Thursday, 15 November 2018

The Art of Underwater Exploration

Here's a bumper blog entry for you to enjoy.

Ladybird Books are familiar to generations of readers from all over the world. In 1967 they published the tenth book in the "Achievements" series, Underwater Exploration. Unfortunately I haven't been able to find out anything about the artist, B. Knight but he produced some nicely atmospheric paintings. (Click for larger images.)

The first edition that I have doesn't carry the famous Ladybird logo but it was added to later editions.

"In the eternal darkness of the deep, lives plants and animals which man has not yet seen. This book describes man's exploration and achievements in this strange world of the sea."

The strange world of the sea

Divers at work on the Royal George

I like the way the diver on the right is just casually standing there below the cannon being winched up!

Diving dress and equipment

A diver about to start work

Working on a wreck

Here one of the divers seems a little concerned by the one-eyed octopus climbing ominously over the railings!

A diver climbs into a decompression chamber

Diving armour - for work at great depths

Behind you! (I think he'll be okay in his armour!)

Escaping from a submarine

Aqualung divers in action

I hope he's not intending to spear that ray. Bad aqualung diver!

Danger approaches

Here's a situation familiar to long-time Art of Diving followers - Cousteau and Dumas and their encounter with an Oceanic White-tip.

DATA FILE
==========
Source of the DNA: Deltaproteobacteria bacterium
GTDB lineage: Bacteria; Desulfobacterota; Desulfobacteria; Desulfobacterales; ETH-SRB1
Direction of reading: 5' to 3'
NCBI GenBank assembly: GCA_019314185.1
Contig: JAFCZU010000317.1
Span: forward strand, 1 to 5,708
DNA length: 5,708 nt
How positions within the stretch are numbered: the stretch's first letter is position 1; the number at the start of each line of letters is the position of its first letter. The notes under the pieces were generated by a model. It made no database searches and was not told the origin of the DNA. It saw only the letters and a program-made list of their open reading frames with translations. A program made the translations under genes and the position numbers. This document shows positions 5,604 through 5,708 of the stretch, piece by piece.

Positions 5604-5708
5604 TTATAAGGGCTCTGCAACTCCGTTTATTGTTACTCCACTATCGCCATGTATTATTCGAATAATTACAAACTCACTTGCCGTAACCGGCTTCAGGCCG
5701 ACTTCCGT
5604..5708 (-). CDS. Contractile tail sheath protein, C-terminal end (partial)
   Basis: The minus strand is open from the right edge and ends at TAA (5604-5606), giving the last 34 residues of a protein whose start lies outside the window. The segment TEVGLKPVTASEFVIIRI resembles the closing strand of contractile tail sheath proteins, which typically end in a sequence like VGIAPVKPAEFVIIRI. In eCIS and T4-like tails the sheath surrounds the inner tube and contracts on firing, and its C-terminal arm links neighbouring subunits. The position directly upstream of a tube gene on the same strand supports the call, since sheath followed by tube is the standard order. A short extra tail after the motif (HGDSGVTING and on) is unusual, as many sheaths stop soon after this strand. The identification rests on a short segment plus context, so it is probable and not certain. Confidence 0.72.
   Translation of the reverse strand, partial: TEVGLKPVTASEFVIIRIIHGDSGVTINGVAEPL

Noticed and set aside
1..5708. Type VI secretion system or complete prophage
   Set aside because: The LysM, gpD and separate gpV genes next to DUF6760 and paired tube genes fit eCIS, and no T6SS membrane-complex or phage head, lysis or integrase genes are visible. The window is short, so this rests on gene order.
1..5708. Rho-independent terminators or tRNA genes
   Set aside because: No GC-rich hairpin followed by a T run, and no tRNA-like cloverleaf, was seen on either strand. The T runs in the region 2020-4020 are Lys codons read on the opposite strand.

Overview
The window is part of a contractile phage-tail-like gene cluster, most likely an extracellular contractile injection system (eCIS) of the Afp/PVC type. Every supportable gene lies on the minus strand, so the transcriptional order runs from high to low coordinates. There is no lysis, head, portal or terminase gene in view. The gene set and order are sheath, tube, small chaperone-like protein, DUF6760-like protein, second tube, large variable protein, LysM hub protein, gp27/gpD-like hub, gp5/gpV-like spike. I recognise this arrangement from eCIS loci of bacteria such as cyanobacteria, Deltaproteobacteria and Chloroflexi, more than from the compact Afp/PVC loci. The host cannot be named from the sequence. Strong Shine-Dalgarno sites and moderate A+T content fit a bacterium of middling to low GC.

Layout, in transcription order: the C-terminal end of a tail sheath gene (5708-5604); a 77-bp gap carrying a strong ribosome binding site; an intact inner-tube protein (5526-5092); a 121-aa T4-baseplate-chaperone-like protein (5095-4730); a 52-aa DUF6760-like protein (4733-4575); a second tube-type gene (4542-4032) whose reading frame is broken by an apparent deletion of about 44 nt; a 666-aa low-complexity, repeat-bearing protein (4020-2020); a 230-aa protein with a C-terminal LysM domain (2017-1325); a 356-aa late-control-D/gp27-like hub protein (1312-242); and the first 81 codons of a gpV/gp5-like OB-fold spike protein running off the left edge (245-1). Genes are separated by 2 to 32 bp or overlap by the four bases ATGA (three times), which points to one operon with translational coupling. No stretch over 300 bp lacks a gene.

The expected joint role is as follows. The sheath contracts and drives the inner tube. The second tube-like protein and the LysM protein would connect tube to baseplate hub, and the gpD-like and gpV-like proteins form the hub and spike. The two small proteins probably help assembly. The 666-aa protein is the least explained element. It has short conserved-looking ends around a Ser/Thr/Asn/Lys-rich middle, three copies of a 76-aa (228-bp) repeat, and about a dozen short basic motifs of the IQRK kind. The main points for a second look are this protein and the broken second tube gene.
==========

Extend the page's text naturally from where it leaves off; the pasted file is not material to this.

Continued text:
Modern divers working on an ancient wreck

Treasure on the sea bed

A bathysphere descends into the unknown

A jet-propelled diving saucer

And finally, here's the good old SP-350 "Denise", aka Cousteau's Diving Saucer.

Wednesday, 7 November 2018

The Archie of Diving - The Deep Six

Here's a complete six-page Archie story from 1959 to brighten your day. This story originally appeared in issue 135 of Pep Comics, the title in which Archie made his first appearance in 1942. The Deep Six was written by Frank Doyle and pencilled by Harry Lucey with inks and lettering by Terry Szenics. (Click for larger images).

Harry Lucey (1913-1984) graduated from Pratt University in 1935. He worked in a studio with original Archie artist Bob Montana and they both worked for the publisher MLJ. He worked on characters such as The Hangman and Madam Satan.

After serving in the army he spent several years in advertising before returning to MLJ which was now called Archie Comics. He drew some adventure and romance titles, including the detective Sam Hill, but primarily worked on the teen humour books. He was the main artist on the flagship Archie comic from the late fifties until the mid-seventies. He also drew many house ads for the company.

Like Samm Schwartz he had his own distinct style rather than following the Dan DeCarlo house style and he was a master of body language and physical comedy. Artist Jaime Hernandez of Love and Rockets fame has named him as an influence. In the late sixties he developed an allergy to graphite and reportedly wore gloves while drawing. In 1976 he abruptly retired after being diagnosed with Motor Neurone Disease and died of cancer in 1984.

Fun trivia time: Lucey's sister-in-law Betty had briefly dated Bob Montana and was the inspiration for the character of Betty Cooper.